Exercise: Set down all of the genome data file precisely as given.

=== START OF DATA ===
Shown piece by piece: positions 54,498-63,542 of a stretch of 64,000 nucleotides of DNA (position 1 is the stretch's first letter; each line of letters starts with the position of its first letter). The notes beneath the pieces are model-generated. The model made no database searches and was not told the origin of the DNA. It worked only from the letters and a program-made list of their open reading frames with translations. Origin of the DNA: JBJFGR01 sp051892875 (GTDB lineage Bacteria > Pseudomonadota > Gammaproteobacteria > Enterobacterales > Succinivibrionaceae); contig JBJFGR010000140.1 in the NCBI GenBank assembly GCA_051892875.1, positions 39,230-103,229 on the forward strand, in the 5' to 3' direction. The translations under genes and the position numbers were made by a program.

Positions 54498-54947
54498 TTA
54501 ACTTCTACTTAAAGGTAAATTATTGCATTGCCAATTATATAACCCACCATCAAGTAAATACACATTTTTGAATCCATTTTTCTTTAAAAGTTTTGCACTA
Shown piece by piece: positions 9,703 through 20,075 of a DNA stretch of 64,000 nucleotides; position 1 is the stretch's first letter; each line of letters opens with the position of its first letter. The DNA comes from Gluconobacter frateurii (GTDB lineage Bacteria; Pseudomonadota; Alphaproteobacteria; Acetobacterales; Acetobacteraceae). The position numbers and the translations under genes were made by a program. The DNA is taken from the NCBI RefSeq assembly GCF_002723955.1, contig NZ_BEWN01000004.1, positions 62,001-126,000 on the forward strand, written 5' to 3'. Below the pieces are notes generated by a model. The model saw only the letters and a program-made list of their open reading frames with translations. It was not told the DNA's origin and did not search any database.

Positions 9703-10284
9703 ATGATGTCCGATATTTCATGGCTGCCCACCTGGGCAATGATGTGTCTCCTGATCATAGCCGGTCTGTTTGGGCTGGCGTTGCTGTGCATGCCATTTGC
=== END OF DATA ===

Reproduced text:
Shown piece by piece: positions 54,498-63,542 of a stretch of 64,000 nucleotides of DNA (position 1 is the stretch's first letter; each line of letters starts with the position of its first letter). The notes beneath the pieces are model-generated. The model made no database searches and was not told the origin of the DNA. It worked only from the letters and a program-made list of their open reading frames with translations. Origin of the DNA: JBJFGR01 sp051892875 (GTDB lineage Bacteria > Pseudomonadota > Gammaproteobacteria > Enterobacterales > Succinivibrionaceae); contig JBJFGR010000140.1 in the NCBI GenBank assembly GCA_051892875.1, positions 39,230-103,229 on the forward strand, in the 5' to 3' direction. The translations under genes and the position numbers were made by a program.

Positions 54498-54947
54498 TTA
54501 ACTTCTACTTAAAGGTAAATTATTGCATTGCCAATTATATAACCCACCATCAAGTAAATACACATTTTTGAATCCATTTTTCTTTAAAAGTTTTGCACTA
Shown piece by piece: positions 9,703 through 20,075 of a DNA stretch of 64,000 nucleotides; position 1 is the stretch's first letter; each line of letters opens with the position of its first letter. The DNA comes from Gluconobacter frateurii (GTDB lineage Bacteria; Pseudomonadota; Alphaproteobacteria; Acetobacterales; Acetobacteraceae). The position numbers and the translations under genes were made by a program. The DNA is taken from the NCBI RefSeq assembly GCF_002723955.1, contig NZ_BEWN01000004.1, positions 62,001-126,000 on the forward strand, written 5' to 3'. Below the pieces are notes generated by a model. The model saw only the letters and a program-made list of their open reading frames with translations. It was not told the DNA's origin and did not search any database.

Positions 9703-10284
9703 ATGATGTCCGATATTTCATGGCTGCCCACCTGGGCAATGATGTGTCTCCTGATCATAGCCGGTCTGTTTGGGCTGGCGTTGCTGTGCATGCCATTTGC